Dubai, the United Arab Emirate (UAE) city, known for its ultra-modern architecture, luxury shopping and lively nightlife scene, is arguably the most preferred haven for Nigerian home buyers with unexplained and questionable wealth.
As a city, Dubai is one of the most spectacular destinations in the world and this is reflected in its iconic architecture, magnificent skylines and beautiful coastline. But the lure of the city to the corrupt home buyers goes beyond these fantastic attributes.
Other reasons abound for the choice of Dubai by these home buyers populated by the political elite otherwise called politically exposed persons (PEPs) who cut across ethnic nationalities and religious persuasions in the country.
By simple definition, PEPs are current or former political elites who are inherently at higher risk of carrying out illicit activity due to their position of power, meaning that people in this class would not like their activities to be easily seen or known.
By design or default, Dubai is a welcoming destination for any unexplained wealth the PEPs amass. They find the emirate city a place where they can relax and enjoy such gains away from the prying eyes of anti-corruption agencies, journalists, and civil society watchdogs.
Another strong reason the PEPs choose to ‘invest’ in Dubai is that, generally, Nigerian elites face few obstacles transferring large quantities of cash to Dubai. Banks or other money transfer agents in both Nigeria and the UAE do not appear to be reporting large or otherwise suspicious transactions by PEPs to national authorities.
Until 2016, when the Center for Advanced Defense Studies (now known as C4ADS) acquired the data of a private database of Dubai real estate information (dubbed the ‘Sandcastles’ data), there had been a dearth of specific information about Nigerian PEPs’ properties in Dubai.
Apart from the snapshot offered by the Sandcastles data, Dubai property records remain opaque and inaccessible—both to international law enforcement and the general public and so the PEPs have been getting, and may continue to get away with their illicit trade.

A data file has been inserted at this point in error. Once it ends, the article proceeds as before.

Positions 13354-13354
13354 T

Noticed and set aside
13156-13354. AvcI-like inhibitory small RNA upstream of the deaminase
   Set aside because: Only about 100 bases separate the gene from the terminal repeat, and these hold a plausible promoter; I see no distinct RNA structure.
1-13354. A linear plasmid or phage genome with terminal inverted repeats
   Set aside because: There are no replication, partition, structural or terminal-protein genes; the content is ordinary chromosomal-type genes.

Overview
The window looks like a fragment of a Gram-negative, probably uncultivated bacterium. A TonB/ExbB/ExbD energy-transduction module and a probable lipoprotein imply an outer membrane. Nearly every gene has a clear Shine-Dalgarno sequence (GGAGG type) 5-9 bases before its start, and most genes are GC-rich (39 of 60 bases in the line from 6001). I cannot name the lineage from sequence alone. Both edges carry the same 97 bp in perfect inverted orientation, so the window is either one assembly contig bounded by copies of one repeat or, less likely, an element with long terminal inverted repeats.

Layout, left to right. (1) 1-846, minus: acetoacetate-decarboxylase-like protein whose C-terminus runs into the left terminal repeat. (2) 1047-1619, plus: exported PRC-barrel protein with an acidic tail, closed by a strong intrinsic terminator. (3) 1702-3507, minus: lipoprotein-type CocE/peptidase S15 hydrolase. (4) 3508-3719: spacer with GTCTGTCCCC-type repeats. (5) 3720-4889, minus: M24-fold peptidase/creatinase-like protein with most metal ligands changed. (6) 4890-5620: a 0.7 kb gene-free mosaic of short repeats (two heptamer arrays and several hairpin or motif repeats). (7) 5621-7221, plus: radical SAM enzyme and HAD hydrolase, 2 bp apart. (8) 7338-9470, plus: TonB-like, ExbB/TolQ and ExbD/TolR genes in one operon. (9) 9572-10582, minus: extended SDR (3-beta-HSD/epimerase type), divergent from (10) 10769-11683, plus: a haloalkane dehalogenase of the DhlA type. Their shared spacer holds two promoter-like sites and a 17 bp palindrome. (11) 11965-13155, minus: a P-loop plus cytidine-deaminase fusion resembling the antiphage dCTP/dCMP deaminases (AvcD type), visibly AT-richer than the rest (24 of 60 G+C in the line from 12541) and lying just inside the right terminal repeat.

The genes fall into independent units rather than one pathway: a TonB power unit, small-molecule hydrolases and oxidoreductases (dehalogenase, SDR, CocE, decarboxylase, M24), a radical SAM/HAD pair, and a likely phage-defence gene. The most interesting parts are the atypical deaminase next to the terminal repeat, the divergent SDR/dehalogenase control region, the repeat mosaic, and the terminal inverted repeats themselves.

For these and other reasons, about 800 properties in Dubai property market valued at N145 billion are linked to the Nigerian political elite, according to the report compiled by Matthew T. Page of the Carnegie Endowment for International Peace (Publication Department).
The politically exposed Nigerians appearing in the Sandcastles data fall into eight broad categories, including state governors; state governors’ allies; heads of ministries, departments, and agencies; individuals already investigated or convicted by anti-corruption agencies; petroleum sector officials; security sector figures; legislators, and suspected proxies.
An break-down of the 800 properties linked to these PEPs shows that suspected PEP proxy has 226; known Nigerian law enforcement agency suspects, 216; PEP-linked businessperson, 91; security sector leader, 71, and governors, 69 properties. Legislators have 45 properties linked to them; Department/Agency head, 25; minister, 24; Nigerian National Petroleum Corporation official, 19; Presidency staff member has 13 while a judge has just 1.
Analysts argue that if these 800 properties were built in Nigeria, besides the multiple jobs they would create, the houses would provide homes for close to 5000 persons, given an average of six persons per family. That would also have reduced the country’s yawning housing demand-supply gap.
To understand what the N146 billion used to acquire the 800 properties could do in Nigeria is to place it side-by-side with allocations to critical sectors in Nigeria’s 2020 budget (now being reviewed downwards to reflect current economic realities).
N146 billion is well over 50 percent of N262 billion allocated to the ministry of Works and Housing in the 2020 budget which got the highest sectoral allocation. This means that the money that have been illegally taken away and ‘invested’ in property in Dubai is more than the budget for housing or works.
Aliko Dangote, President/CEO, Dangote Industries, is committing N73 billion to the reconstruction of the 35-kilometre Apapa-Oshodi Expressway in Lagos. It follows that the N146 billion politicians have ‘invested’ in property in a foreign land can reconstruct 70 kilometres of roads in Nigeria.
According to the report, this money equals two-thirds of Nigeria Army’s annual budget and over three times the annual budget of the country’s Independent National Electoral Commission (INEC).
“It is not doubtful that Nigerian politicians have ‘invested’ that kind of money in Dubai,” Ebun-Oluwa Sadiq, a Dubai-based Nigerian realtor, confirmed to BusinessDay. He explained that Nigerians are known for buying choice properties in very expensive locations in Dubai.
According to him, a good number of properties in Palm Jumeirah Island, Dubai Marina, Jumeirah Golf Estate, which are the equivalents of Banana Island in Lagos and Asokoro in Abuja, are owned by Nigerian politicians. “These are very expensive locations that somebody on salary income cannot dream of,” Sadiq affirmed.